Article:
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Flipped Learning in Mathematics

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Christopher Imm

on 21 February 2017

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Transcript of Flipped Learning in Mathematics

Flipped Learning in Mathematics
By: Chris Imm
Johnson County CC
April 20, 2016

What does Flipped Learning Look Like?
Considerations: Greatest Challenges
Active involvement of all classroom students keeps them engaged
Group work in class elevates lower ability students while challenging higher level students to expound upon knowledge
Fill-in Notes & student presentation allow for immediate feedback
One on one opportunities for student/teacher interaction
Projects can be tailored to engage STEM by teaming with instructors of different STEM disciplines
Instructor is readily available for more 1-1 student/teacher interaction and immediate feedback
Students critique their peers' work, gain more confidence
Students work together, make connections, become a cohort
Outside Classroom Elements
Effective videos help students with their lecture component
Not important that instructor creates them as long as content is there
Use an appropriate level and length (5-14 minutes preferred)
Mix of lecture and examples

If possible, use one which is clear, easy to read and has useful built in resources.
Assign few basic, thoughtful problems students can discuss and use to gain success.

Fill-In Notes:
To ensure students watch the videos
Cover the important definitions and concepts from textbook
Make them cover meaningful content: consider time constraints and difficulty
Exit Survey and Results
Why Flipped Learning?
My student survey:
• makes students more independent learners
• prepares students well for university studies
• allows more time for student/instructor interaction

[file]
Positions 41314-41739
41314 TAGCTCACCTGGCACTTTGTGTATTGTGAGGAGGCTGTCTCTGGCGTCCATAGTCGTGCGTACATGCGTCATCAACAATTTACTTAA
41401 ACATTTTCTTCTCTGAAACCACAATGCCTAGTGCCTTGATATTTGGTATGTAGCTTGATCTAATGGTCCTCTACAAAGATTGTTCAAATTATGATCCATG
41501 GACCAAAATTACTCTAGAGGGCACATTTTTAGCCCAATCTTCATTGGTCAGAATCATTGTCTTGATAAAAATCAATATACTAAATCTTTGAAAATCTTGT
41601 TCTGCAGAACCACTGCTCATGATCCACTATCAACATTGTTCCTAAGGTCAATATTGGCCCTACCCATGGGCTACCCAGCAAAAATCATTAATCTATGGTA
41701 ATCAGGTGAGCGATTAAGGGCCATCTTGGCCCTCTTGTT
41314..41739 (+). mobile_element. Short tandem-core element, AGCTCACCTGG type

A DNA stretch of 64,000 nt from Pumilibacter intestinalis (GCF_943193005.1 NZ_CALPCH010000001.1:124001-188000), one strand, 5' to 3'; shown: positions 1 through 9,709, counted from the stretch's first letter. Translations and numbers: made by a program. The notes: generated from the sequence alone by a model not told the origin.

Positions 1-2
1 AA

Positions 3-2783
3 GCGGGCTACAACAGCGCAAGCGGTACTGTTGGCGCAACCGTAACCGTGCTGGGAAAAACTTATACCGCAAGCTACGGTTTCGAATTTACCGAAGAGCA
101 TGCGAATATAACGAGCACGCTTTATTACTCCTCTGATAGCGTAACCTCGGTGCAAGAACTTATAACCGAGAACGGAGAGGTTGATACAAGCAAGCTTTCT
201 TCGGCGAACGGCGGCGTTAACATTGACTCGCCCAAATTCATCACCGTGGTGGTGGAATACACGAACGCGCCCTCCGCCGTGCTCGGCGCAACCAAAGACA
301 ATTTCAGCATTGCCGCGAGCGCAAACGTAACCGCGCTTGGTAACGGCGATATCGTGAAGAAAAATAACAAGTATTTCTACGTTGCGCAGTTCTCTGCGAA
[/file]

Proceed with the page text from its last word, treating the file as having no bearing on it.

• helps students make connections outside the classroom
• students learn the material better through class time rather than sitting through lectures
• allows students to pause, rewind videos and view explanations in preparation
• exposes students to innovative modes of learning
they are becoming more accustomed to
• helps students interact with their textbook to gain information in a more meaningful way
An easy to read, engage textbook or software
Fill-In Notes: definitions, theorems, processes
Meaningful videos, appropriate for guidance
Assign small thoughtful individual assignments
In-class group projects building material
An open, learner centered classroom
Individual and group critique
A knowledgeable, prepared teacher
Fill-In Notes
Student Quotes
“I’ve always been more independent in studying and I would always read the book, so doing a flipped classroom gave more opportunity to interact with the professor in order to gain more knowledge and understanding of the material that didn’t make sense when reading.”

“Lectures are often the same material presented the same way each semester so having recorded lectures that are watched outside of class is great and leaves more of the professors’ time for helping students who are struggling with a particular aspect of the material.”

“…in a bigger university, the flipped classroom method is being used a lot more and instructors rely on students learning the material prior to coming to class, so being exposed to the method of teaching helped.”

“I go to KU and my major is mechanical engineering. Almost all my ME courses since transferring have been flipped. And I have taken 300 through 500 level courses. Imm's class helped me get ready for these types of classes.”

“Before the flipped classroom, I seldom read my textbook. In high school I felt intimidated by mathematical texts. And in previous college courses I relied heavily on my lecture notes. The flipped classroom experience taught me to read my textbook effectively. I also learned to discuss ideas with classmates before class. I worked on the notes and homework with two students prior to every class. Discussing ideas really helped me understand the material.”
My Elements of Flipped Learning
• Time constraints: larger outside of class commitment
• Frustrating to have to “teach themselves” or search for the answers (but ultimately something they must learn)
• Resistant to change: most are familiar with only lecture
• Students don’t want to read the textbook
• Students were worried that they were not filling out the notes sufficiently
• Keeping on schedule when their lives got busy
• Working in groups was challenging, prefer to work alone
ADA: Captioning Concerns
Inside Classroom Elements
Group Projects
Problem Presentations
The Learning Studio
Linear Algebra: n=28 (2008-11), n=62 (2012-15)
Differential Equations: n=29 (2008-11), n=34 (2012-15)
Change in Flipped Classroom Completer Success
Preliminary Results
Current and Future Surveys
Full transcript